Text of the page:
GhanaWeb TV




Economist advises government on how to efficiently use 'borrowed' US$3 billion Eurobond

DR LORD MENSAH NEW Financial Economist, Dr. Lord Mensah

Mon, 24 Feb 2020 Source:

Financial Economist, Dr. Lord Mensah, has urged government to invest in projects that are self-financing to help reduce the rising debt of the country rather than constantly fall on foreign assistance for development.

According to him, the US$3 billion that has hit the Central bank’s account last week, if not used resourcefully, would only be used to pay existing debts when the said amount could be reserved for projects that will generate income for the country and would, in turn, settle some of the legacy debts successive governments inherit.

In a phone interview with GhanaWeb, he stated that “the US$3 billion, you know, it’s not all that is coming for the purposes of development. Some of them are going to defray already existing debt and therefore, our debt continues to rise. So the advice will be that, we should block the old debt that we couldn’t find where the leakages were and the new ones that are coming, we create useful things for it and in the end, they will be self-financing.”

Ghana made its eighth appearance on the Eurobond market in February 2020 at the time the local currency, cedi gained 4 percent against the US dollar.

Government was fortunate to raise an amount of US$3 billion in different bonds at various maturities.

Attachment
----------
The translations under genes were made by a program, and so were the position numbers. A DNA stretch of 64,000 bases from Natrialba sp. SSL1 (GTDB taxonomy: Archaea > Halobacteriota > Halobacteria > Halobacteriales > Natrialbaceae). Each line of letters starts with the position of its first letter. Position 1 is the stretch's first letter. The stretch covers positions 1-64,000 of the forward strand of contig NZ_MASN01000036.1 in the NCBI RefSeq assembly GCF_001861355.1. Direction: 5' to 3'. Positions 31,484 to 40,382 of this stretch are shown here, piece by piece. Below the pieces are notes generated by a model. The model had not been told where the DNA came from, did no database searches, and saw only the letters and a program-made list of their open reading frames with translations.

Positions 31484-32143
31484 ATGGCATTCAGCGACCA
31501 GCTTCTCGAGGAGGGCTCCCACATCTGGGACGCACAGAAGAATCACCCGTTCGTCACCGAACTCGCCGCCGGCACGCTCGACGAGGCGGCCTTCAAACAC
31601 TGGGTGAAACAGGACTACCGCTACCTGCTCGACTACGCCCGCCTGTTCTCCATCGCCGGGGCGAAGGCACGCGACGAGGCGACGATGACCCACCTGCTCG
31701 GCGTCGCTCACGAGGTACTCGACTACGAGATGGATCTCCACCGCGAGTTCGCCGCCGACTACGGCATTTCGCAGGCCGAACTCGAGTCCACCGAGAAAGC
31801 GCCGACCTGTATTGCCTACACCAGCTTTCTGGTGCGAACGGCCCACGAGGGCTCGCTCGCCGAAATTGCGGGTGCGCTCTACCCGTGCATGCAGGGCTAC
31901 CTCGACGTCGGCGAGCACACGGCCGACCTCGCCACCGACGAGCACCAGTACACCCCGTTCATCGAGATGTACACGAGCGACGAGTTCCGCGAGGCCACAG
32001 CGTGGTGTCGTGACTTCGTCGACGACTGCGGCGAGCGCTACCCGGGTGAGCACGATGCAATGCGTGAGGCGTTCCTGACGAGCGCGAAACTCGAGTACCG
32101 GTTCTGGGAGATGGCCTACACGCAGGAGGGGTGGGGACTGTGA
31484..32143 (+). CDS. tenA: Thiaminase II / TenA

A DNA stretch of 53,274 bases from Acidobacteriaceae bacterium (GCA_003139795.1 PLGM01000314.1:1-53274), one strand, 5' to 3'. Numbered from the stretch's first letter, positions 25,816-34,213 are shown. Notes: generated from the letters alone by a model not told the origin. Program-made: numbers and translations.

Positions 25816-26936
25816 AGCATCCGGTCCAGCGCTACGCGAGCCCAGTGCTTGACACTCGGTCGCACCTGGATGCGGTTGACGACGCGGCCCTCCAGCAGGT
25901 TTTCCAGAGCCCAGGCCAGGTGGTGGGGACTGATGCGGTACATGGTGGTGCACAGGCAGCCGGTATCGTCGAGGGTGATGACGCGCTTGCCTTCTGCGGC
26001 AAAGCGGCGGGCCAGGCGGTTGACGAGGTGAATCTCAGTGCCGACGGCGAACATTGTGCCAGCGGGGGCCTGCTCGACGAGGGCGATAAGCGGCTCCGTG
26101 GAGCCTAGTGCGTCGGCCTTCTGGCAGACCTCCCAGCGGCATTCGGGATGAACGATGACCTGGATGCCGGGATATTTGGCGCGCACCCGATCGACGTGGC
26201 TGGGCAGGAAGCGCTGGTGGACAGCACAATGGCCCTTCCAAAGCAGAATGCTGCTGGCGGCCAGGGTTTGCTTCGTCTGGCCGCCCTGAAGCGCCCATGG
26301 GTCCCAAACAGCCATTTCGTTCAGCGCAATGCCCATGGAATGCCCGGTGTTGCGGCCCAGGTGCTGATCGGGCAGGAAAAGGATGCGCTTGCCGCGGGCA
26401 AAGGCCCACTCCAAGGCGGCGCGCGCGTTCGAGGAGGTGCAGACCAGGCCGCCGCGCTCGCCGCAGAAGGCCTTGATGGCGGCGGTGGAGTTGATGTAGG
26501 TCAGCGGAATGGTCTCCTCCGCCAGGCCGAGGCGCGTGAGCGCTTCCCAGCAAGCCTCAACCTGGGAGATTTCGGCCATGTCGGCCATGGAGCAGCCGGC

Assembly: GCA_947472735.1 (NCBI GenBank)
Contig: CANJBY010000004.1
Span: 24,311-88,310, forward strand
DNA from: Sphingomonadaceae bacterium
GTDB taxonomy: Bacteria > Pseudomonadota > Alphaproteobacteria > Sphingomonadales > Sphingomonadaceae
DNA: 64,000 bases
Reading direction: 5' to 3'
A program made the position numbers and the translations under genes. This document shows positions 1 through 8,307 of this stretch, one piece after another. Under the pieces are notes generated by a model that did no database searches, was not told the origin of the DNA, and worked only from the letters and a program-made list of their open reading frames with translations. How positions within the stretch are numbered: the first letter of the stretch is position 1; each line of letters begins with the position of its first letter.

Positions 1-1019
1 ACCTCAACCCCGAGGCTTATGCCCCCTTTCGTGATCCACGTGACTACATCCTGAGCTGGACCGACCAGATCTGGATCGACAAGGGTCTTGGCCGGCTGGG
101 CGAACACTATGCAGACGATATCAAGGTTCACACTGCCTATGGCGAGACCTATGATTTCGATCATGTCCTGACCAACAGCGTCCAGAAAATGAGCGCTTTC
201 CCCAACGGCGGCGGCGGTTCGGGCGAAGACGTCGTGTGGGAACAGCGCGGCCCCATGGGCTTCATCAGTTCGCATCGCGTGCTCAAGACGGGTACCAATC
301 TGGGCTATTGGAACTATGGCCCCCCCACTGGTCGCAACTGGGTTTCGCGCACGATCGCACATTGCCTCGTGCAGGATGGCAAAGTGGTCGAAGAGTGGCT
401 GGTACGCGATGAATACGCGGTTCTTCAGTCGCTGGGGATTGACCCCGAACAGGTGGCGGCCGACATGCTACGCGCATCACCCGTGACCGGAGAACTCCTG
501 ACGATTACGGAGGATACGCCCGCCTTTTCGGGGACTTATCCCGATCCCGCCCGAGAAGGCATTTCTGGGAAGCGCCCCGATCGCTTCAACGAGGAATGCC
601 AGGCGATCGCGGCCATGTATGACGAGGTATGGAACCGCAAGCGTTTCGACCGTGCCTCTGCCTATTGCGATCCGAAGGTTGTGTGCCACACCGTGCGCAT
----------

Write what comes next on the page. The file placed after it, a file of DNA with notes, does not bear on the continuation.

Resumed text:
The longest dated bond was forty-one years together with a seven-year and 14-year dated bonds.

Eurobond issuance

The three-tranche bond was sold with 7-year, 14-year, and 41-year maturities. The government accepted US$1.25 billion for the 7-year-bond at a coupon rate of 6.375 percent.

This compares favourably to an exact tenor bond government issued in 2019 with a coupon rate of 7.875 percent.

Also, the government was successful in securing US$1 billion with a maturity period of 14 years at a rate of 7.75 percent. This rate also trumps the 8.125 percent the government accepted for a 12-year bond issued as part of the 2019 Eurobond.

The last of the three bonds issued was a 41-year bond which happens to be the longest dated bond issued by an African country. The government accepted to borrow US$750 million at a rate of 8.75 percent for the longest dated bond which matures in 2061.

Related Articles: